BACKGROUND: Direct-acting antivirals (DAAs) result in a highly sustained virological response rate and better patient tolerance. However, this therapeutic approach may, on rare occasions, give rise to psychiatric symptoms. We describe a case requiring discontinuation of DAA and ribavirin combination therapy due to psychiatric symptoms in a patient with congenital anxious personality traits. The information summarized here will be helpful to physicians treating chronic hepatitis C virus (HCV) infection in patients with underlying psychiatric problems. CASE PRESENTATION: A 57-year-old Japanese woman diagnosed with chronic HCV infection was prescribed DAA and ribavirin combination therapy. She had a history of mild innate anxiety and development of psychiatric symptoms due to interferon (IFN) therapy 8 years prior, which subsided with discontinuation of the therapy. Similar psychiatric symptoms such as enervation, palpitations, an episode of hyperventilation, and consciousness disturbances with myotonia were observed after the administration of the antiviral agents. No abnormal findings related to her symptoms were observed on laboratory or imaging results. Psychiatrists diagnosed the patient as having a somatization disorder induced by the antiviral agents on the basis of innate anxiety. After the discontinuation of therapy, her symptoms gradually improved. CONCLUSIONS: Although DAAs were not causative factors for psychiatric symptoms in phase 3 studies, a post-marketing study reported psychiatric symptoms such as depression in patients with underlying psychiatric problems. Our case suggests psychiatric symptoms might worsen after DAA and ribavirin administration in patients with underlying psychiatric disorders, and therefore, close monitoring is necessary for these patients, especially if they have a history of psychiatric symptoms after IFN.
BASIC AND APPLIED SCIENCE, PRE-CLINICAL STUDIES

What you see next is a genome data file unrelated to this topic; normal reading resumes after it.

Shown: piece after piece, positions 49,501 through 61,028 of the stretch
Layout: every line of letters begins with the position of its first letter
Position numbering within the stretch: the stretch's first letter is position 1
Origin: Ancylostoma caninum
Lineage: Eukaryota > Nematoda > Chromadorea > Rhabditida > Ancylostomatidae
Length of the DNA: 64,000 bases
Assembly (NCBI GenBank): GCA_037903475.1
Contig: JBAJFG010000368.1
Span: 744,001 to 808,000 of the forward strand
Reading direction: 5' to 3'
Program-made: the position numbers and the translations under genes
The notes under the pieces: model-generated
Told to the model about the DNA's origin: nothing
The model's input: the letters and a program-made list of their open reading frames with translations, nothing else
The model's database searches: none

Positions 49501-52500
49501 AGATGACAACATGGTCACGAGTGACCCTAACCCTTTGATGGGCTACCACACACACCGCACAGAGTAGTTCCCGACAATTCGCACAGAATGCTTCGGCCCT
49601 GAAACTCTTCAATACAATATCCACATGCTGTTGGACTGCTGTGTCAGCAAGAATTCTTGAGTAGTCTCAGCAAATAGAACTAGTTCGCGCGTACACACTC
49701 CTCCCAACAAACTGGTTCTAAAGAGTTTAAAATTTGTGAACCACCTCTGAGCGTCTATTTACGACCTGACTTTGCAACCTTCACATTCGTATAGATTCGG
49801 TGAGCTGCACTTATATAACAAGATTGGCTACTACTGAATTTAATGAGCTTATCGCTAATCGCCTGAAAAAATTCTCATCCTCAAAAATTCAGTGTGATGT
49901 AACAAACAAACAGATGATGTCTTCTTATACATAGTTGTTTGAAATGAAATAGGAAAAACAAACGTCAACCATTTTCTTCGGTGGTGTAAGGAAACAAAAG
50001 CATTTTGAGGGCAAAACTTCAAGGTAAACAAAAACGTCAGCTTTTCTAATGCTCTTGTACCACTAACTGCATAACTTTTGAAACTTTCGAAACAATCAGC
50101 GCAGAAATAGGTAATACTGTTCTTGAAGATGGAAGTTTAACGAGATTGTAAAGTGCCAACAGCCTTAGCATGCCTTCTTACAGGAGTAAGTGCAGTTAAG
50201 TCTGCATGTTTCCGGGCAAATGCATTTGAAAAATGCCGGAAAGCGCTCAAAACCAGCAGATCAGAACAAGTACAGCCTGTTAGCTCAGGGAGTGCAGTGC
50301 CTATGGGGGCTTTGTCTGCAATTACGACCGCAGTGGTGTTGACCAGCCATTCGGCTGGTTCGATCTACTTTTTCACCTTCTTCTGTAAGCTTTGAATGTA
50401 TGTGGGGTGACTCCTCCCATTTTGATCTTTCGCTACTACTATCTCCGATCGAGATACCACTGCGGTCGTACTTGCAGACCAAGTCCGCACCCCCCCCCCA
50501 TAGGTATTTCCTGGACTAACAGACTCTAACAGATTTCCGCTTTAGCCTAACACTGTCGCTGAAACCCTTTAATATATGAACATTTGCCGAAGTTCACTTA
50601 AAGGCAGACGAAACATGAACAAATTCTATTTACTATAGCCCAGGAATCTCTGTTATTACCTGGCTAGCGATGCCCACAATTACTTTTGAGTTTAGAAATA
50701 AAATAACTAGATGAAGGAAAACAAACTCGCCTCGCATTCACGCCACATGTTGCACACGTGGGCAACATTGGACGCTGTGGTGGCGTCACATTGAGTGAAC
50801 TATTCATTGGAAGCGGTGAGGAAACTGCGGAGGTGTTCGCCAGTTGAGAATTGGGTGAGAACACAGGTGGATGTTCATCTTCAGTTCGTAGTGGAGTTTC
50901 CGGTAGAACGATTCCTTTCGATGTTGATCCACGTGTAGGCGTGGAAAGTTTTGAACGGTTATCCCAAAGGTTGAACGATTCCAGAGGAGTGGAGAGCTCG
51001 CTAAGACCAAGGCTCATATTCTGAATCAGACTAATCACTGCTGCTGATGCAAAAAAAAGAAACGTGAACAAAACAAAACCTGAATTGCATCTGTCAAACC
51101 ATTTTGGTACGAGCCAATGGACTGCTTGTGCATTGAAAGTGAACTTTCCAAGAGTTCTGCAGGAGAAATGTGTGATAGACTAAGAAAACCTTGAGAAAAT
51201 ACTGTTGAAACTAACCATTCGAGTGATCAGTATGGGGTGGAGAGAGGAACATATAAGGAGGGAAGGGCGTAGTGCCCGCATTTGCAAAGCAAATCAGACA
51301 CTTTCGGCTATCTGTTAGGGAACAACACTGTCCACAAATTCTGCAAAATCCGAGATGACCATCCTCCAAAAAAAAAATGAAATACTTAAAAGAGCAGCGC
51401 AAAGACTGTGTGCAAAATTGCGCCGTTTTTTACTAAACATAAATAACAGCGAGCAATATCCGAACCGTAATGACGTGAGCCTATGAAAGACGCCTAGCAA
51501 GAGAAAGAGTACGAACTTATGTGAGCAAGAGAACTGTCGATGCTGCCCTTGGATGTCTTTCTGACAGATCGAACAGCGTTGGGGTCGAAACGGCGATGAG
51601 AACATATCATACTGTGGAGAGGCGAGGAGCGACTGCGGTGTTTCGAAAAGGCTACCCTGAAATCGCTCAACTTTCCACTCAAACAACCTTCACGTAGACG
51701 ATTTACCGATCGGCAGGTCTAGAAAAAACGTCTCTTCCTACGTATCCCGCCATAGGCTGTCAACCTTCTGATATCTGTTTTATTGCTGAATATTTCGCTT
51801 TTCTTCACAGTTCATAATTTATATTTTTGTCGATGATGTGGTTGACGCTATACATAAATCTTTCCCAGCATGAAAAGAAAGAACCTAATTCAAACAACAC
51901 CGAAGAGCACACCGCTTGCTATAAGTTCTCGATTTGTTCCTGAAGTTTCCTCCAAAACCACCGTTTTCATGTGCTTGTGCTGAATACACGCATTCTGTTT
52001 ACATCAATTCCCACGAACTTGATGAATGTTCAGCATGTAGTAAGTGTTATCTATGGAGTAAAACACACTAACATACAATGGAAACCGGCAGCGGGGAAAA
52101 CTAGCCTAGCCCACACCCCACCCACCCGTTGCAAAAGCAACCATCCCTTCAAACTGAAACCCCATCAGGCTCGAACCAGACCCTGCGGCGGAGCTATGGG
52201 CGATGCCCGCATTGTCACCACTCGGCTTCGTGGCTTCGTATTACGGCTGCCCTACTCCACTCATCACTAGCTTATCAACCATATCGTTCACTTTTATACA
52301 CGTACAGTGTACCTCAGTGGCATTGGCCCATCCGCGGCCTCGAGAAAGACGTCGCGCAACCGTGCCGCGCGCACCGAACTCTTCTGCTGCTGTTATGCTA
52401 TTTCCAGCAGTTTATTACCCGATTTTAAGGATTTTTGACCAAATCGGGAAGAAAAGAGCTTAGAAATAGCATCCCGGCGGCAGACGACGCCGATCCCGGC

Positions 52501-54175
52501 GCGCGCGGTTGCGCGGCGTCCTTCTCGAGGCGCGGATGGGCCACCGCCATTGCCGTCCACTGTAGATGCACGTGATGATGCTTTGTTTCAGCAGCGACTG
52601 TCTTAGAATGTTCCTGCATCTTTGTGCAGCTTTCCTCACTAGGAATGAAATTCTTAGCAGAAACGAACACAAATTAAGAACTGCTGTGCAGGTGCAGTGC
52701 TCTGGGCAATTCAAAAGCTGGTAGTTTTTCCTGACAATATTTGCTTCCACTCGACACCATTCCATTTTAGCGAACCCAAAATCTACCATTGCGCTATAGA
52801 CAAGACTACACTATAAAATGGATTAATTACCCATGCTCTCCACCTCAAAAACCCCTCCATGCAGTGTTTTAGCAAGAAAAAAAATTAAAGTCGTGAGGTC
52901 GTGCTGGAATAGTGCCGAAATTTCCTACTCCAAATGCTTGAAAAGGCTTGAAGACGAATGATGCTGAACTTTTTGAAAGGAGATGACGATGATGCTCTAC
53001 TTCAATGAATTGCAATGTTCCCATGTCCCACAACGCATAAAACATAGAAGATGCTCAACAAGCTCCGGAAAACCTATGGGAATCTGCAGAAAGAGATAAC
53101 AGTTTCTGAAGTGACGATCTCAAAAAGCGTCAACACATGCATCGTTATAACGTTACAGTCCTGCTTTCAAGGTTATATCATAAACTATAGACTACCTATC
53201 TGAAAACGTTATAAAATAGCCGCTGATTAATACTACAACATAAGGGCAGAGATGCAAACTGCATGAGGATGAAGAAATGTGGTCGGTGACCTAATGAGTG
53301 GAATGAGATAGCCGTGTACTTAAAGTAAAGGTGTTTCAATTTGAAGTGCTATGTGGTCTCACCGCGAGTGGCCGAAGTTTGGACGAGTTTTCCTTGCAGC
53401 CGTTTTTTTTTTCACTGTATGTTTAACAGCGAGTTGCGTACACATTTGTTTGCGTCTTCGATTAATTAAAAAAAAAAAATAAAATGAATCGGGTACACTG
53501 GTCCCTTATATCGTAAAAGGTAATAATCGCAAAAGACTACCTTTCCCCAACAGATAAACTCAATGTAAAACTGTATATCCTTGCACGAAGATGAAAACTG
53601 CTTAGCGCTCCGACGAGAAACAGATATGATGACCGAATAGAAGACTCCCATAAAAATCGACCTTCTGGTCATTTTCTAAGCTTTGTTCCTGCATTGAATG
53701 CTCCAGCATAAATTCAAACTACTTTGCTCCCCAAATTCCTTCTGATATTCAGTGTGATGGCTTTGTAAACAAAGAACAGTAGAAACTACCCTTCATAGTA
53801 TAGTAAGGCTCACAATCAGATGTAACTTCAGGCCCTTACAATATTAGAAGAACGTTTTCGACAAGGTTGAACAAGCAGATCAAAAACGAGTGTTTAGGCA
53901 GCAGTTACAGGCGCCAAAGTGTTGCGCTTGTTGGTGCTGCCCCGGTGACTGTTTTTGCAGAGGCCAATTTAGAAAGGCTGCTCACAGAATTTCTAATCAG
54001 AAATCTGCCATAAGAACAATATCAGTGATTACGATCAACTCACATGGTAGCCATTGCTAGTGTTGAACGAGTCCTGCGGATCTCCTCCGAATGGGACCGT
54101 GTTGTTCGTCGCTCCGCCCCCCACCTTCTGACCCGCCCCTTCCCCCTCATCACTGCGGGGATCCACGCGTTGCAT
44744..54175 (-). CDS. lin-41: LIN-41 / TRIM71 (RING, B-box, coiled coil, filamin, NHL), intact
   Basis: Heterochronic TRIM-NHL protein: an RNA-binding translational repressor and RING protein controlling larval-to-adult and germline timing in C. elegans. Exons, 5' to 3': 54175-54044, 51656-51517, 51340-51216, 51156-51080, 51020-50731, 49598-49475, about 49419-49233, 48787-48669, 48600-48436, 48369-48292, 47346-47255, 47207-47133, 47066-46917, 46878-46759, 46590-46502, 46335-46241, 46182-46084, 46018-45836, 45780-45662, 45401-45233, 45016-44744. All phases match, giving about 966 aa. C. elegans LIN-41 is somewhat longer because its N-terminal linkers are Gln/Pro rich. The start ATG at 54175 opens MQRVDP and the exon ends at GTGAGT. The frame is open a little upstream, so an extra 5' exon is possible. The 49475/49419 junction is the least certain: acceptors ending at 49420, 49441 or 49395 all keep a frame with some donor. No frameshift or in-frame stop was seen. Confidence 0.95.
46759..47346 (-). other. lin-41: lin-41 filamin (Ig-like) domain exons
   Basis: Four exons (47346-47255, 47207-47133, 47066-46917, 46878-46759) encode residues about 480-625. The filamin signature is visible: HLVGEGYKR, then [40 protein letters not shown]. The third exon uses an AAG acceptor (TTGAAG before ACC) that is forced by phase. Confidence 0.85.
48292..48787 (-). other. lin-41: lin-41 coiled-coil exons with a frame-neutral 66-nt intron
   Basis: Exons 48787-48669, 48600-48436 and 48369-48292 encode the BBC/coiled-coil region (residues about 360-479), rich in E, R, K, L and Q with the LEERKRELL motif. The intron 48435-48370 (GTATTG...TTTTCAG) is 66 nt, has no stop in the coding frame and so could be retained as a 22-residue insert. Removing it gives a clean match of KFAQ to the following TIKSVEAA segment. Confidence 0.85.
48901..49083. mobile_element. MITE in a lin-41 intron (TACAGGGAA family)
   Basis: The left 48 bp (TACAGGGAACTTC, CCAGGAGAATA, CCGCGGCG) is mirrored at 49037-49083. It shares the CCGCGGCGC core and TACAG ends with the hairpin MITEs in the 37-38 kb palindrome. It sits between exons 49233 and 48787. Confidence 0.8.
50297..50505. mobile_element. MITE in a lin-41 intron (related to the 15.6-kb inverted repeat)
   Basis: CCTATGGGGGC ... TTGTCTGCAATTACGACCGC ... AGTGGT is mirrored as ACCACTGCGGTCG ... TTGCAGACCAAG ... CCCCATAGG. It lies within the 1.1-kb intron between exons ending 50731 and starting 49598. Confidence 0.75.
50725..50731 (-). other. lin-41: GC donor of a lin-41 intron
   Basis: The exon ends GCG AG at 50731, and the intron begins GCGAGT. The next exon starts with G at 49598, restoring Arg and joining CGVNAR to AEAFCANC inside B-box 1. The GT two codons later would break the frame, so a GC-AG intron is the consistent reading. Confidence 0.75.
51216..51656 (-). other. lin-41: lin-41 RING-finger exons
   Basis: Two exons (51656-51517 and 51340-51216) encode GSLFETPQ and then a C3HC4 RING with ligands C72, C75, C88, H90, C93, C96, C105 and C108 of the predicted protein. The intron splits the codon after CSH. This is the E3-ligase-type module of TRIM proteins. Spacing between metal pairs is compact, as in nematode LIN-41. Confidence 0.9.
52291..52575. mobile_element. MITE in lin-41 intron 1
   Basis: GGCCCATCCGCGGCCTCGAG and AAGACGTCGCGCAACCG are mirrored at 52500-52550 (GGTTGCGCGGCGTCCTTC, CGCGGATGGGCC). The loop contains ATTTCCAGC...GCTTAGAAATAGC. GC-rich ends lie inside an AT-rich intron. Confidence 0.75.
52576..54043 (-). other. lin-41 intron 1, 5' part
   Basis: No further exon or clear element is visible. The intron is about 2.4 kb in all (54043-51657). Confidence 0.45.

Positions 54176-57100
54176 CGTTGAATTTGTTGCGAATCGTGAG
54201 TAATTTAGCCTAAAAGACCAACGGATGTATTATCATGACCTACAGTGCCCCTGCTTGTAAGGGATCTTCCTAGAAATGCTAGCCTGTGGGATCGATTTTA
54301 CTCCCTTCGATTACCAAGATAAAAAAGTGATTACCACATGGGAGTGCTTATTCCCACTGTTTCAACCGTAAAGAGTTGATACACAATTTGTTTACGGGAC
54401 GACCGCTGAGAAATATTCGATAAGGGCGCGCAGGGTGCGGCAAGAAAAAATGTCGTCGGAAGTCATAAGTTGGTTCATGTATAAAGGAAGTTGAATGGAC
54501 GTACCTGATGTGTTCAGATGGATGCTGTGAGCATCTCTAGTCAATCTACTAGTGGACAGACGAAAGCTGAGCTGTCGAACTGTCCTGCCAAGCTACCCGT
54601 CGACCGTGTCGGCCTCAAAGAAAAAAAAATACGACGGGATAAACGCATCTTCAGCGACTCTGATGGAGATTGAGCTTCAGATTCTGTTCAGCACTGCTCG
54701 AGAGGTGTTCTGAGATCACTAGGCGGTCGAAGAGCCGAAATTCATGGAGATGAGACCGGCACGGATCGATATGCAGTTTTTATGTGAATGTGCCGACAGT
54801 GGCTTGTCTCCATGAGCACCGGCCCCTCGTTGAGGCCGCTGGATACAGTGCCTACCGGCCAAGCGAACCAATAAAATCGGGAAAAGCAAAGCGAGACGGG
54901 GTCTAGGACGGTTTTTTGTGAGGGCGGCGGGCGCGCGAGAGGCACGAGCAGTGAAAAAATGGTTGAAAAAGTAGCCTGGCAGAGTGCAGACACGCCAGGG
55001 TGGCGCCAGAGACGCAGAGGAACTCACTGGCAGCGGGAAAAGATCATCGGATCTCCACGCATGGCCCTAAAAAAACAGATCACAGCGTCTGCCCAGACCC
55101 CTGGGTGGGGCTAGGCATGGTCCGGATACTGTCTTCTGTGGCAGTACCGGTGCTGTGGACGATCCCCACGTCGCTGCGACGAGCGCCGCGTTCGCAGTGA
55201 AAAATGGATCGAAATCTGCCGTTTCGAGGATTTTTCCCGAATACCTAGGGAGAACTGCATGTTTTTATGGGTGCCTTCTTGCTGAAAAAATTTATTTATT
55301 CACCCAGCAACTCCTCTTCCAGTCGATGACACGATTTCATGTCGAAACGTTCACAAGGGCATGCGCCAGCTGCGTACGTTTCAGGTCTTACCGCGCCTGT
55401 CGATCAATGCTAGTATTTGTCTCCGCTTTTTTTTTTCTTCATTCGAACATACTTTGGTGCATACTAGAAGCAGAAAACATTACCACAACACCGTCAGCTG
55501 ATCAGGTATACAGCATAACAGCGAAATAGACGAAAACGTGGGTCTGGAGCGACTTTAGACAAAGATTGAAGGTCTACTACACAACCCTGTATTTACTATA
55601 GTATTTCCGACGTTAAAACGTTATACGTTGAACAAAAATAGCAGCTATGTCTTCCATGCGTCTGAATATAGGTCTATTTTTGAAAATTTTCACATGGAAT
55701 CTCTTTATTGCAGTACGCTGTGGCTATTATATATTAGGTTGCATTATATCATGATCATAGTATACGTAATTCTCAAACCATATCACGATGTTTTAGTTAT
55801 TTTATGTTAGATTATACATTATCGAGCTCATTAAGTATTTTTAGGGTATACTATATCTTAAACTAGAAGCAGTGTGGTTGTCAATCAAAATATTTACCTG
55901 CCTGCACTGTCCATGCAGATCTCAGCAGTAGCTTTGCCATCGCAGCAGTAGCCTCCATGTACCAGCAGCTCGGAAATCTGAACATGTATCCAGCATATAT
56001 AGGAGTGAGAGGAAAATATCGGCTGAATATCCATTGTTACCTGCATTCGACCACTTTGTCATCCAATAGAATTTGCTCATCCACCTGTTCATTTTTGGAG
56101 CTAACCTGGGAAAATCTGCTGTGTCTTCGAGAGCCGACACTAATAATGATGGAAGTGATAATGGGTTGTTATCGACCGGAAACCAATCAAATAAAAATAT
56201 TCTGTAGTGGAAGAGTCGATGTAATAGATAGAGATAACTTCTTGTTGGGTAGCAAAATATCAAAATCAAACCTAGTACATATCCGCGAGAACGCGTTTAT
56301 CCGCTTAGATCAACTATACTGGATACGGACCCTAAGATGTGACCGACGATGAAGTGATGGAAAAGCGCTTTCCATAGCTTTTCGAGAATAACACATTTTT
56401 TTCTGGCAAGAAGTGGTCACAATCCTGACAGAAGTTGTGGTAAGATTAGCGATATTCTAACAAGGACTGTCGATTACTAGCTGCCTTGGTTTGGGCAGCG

Micronutrient deficiencies develop for a variety of reasons, whether geographic, socioeconomic, nutritional, or as a result of disease pathologies such as chronic viral infection. As micronutrients are essential for a strong immune response, deficiencies can significantly dampen both the innate and the adaptive arms of antiviral immunity. The innate immune response in particular is crucial to protect against hepatitis C virus (HCV), a hepatotropic virus that maintains chronic infection in up to 80% of individuals if left untreated. While many micronutrients are required for HCV replication, an overlapping group of micronutrients are also necessary to enact a potent immune response. As the
is responsible for the storage and metabolism of many micronutrients, HCV persistence can influence the micronutrients’ steady state to benefit viral persistence both directly and by weakening the antiviral response. This review will focus on common micronutrients such as zinc, iron, copper, selenium, vitamin A, vitamin B12, vitamin D and vitamin E. We will explore their role in the pathogenesis of HCV infection and in the response to antiviral therapy. While chronic hepatitis C virus infection drives deficiencies in micronutrients such as zinc, selenium, vitamin A and B12, it also stimulates copper and iron excess; these micronutrients influence antioxidant, inflammatory and immune responses to HCV.
Objective Hepcidin is a master iron regulator hormone produced by the liver, but precise mechanism underlying its involvement in iron overload in hepatitis C virus (HCV) infection remains unclear. We investigated the serum hepcidin levels against iron overload before and after HCV eradication. Methods We prospectively investigated the iron metabolism characteristics in 24 patients with HCV genotype 1b infection before and after treatment. We also assessed the serum erythroferrone (ERFE) levels to investigate its association with iron metabolism changes. Patients were treated with Ledipasvir 90 mg and Sofosbuvir 400 mg once daily for 12 weeks and observed for 12 more weeks in order to evaluate their sustained virological response. Results Serum hepcidin levels at baseline were in the normal range, although serum ferritin levels were increased. After HCV eradication, both serum ferritin and hepcidin levels were significantly decreased at 24 weeks from baseline (p<0.001, p=0.006, respectively). However, the serum hepcidin-to-ferritin ratios were significantly increased (p<0.001). In addition, the serum ERFE levels were significantly decreased (p<0.001). Increases in the serum hepcidin-to-ferritin ratios were correlated with decreases in the serum ERFE levels (ρ=-0.422, p=0.039). Conclusion Serum hepcidin levels were relatively low against ferritin levels in HCV infection. However, after HCV eradication, the serum hepcidin-to-ferritin ratios were increased. These results indicate the improvement of inadequate hepcidin secretion against iron overload after HCV eradication. Downregulation of ERFE may have affected the improvement of iron metabolism.